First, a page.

Does More Information in Stock Price Lead to Greater or Smaller Idiosyncratic Return Volatility?
61 Pages Posted: 25 Mar 2008 Last revised: 14 Nov 2010
Date Written: November 12, 2010
We investigate the relation between price informativeness and idiosyncratic return volatility in a multi-asset, multi-period noisy rational expectations equilibrium. Idiosyncratic return volatility is decomposed into two parts: (1) the part caused by noise, and (2) the part caused by information regarding the firm's fundamental value. We show that the first component decreases with price informativeness, while the second component first decreases and then increases with price informativeness. Our main results are as follows. First, there exist no parameter values such that idiosyncratic return volatility increases monotonically with price informativeness. Second, there exist parameter values such that the relation between price informativeness and idiosyncratic return volatility is U-shaped. Finally, there exist parameter values such that idiosyncratic return volatility decreases monotonically with price informativeness. Using several price informativeness measures, we empirically document a U-shaped relation between price informativeness and idiosyncratic return volatility. Our study therefore reconciles the opposing views expressed in the following two strands of literature: (1) the growing body of research showing that firms with more informative stock prices have greater idiosyncratic return volatility (e.g., Morck, Yeung, and Yu (2000)), and (2) the studies arguing that more information in price reduces idiosyncratic return volatility (e.g., West (1988) and Kelly (2005)).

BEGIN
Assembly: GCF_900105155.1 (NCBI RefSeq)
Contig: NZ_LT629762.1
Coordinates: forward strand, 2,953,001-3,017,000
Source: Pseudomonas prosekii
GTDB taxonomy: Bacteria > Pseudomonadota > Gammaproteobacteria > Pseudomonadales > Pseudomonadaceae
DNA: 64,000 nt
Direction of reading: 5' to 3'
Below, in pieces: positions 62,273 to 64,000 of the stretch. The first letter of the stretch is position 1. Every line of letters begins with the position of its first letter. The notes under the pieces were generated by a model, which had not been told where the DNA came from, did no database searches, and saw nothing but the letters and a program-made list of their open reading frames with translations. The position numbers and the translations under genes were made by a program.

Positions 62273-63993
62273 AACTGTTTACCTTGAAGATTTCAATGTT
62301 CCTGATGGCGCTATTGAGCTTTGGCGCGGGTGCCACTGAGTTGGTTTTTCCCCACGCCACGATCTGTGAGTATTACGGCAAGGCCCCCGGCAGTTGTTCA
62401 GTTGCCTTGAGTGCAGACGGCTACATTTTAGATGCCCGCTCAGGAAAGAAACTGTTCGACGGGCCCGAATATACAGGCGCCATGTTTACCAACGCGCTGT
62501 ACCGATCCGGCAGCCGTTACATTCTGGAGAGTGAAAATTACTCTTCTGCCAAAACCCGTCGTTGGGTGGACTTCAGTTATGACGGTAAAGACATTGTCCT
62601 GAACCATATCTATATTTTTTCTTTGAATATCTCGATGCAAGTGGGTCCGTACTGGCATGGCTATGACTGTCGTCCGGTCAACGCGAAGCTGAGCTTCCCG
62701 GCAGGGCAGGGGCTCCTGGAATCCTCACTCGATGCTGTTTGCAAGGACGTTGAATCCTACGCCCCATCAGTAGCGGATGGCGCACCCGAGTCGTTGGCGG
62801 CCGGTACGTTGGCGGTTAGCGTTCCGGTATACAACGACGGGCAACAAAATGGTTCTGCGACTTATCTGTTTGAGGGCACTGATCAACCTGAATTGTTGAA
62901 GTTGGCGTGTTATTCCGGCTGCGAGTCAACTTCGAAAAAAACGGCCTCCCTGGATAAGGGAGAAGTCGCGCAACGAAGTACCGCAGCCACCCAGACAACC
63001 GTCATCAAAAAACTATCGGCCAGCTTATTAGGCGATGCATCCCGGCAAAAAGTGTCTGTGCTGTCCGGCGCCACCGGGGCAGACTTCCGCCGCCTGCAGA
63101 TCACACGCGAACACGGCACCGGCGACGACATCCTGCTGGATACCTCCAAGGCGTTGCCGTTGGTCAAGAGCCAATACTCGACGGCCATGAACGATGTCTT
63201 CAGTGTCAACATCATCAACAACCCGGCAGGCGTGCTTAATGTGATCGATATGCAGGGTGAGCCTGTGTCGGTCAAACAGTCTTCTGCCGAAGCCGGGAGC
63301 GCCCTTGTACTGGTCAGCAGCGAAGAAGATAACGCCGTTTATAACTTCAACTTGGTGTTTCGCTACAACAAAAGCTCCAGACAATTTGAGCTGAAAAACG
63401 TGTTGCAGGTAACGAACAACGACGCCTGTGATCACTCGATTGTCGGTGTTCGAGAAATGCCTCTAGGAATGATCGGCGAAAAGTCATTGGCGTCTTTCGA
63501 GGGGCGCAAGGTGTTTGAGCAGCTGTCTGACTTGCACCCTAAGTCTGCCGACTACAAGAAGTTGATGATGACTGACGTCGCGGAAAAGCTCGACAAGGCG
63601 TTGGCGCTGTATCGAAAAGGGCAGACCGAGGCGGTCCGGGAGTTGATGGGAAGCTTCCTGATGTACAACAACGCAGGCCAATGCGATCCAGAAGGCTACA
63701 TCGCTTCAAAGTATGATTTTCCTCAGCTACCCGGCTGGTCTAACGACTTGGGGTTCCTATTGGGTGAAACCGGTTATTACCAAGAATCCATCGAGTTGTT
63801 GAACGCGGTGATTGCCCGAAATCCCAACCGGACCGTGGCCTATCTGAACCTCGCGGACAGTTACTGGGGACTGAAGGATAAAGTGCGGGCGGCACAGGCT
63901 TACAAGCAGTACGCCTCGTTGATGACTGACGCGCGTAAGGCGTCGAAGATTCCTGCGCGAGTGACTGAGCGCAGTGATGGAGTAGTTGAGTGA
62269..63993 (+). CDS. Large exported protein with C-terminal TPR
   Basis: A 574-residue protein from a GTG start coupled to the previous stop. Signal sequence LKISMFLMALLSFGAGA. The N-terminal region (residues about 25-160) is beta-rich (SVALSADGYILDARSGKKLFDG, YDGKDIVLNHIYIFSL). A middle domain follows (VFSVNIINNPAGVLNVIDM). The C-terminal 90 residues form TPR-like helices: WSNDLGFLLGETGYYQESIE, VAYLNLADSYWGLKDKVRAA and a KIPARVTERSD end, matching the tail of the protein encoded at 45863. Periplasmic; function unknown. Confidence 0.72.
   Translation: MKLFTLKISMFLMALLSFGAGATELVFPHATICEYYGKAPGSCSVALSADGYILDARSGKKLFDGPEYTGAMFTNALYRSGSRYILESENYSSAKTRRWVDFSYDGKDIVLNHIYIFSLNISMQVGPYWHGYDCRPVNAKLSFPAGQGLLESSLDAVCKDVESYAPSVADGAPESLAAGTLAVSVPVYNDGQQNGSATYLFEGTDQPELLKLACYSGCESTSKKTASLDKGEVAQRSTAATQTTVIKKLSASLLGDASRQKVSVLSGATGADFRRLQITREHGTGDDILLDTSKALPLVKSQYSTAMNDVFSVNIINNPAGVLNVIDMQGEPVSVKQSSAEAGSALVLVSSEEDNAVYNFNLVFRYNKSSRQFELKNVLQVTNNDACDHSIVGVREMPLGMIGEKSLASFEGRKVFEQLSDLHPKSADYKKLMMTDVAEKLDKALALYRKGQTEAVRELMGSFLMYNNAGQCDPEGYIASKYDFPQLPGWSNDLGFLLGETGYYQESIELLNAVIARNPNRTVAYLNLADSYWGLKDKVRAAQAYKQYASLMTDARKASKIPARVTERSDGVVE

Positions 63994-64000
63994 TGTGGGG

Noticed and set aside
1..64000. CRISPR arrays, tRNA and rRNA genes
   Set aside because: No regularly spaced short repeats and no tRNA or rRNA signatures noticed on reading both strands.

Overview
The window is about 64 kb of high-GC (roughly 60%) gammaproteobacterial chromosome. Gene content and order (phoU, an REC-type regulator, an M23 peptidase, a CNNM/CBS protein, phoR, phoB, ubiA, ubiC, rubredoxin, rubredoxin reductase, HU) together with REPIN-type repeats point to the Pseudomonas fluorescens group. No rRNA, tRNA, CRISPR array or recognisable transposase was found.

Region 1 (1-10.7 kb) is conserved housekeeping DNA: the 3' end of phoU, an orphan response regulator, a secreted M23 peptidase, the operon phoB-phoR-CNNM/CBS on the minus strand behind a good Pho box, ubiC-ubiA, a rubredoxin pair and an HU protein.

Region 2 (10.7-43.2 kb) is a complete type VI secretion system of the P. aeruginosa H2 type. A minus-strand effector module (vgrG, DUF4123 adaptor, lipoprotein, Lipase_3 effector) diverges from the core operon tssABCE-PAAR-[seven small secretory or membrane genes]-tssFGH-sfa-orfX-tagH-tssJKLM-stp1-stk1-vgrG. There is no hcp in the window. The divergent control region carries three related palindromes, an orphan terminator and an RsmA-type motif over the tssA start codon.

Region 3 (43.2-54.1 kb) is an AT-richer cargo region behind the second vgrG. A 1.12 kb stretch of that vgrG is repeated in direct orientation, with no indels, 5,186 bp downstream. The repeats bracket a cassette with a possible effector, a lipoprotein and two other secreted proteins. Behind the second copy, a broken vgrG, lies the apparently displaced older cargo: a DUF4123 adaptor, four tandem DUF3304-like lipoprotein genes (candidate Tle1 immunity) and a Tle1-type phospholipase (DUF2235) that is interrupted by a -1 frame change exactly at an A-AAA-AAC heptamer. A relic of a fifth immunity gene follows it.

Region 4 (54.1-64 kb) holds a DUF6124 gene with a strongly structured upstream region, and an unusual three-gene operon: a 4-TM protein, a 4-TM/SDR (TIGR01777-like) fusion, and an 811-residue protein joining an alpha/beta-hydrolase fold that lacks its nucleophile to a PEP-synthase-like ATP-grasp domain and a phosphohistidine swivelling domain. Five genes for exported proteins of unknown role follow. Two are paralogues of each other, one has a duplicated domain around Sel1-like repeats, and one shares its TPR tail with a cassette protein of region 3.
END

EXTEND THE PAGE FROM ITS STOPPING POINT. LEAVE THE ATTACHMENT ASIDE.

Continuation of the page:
Keywords: idiosyncratic volatility, noisy rational expectations equilibrium, price informativeness
JEL Classification: G12, G14
Suggested Citation: Suggested Citation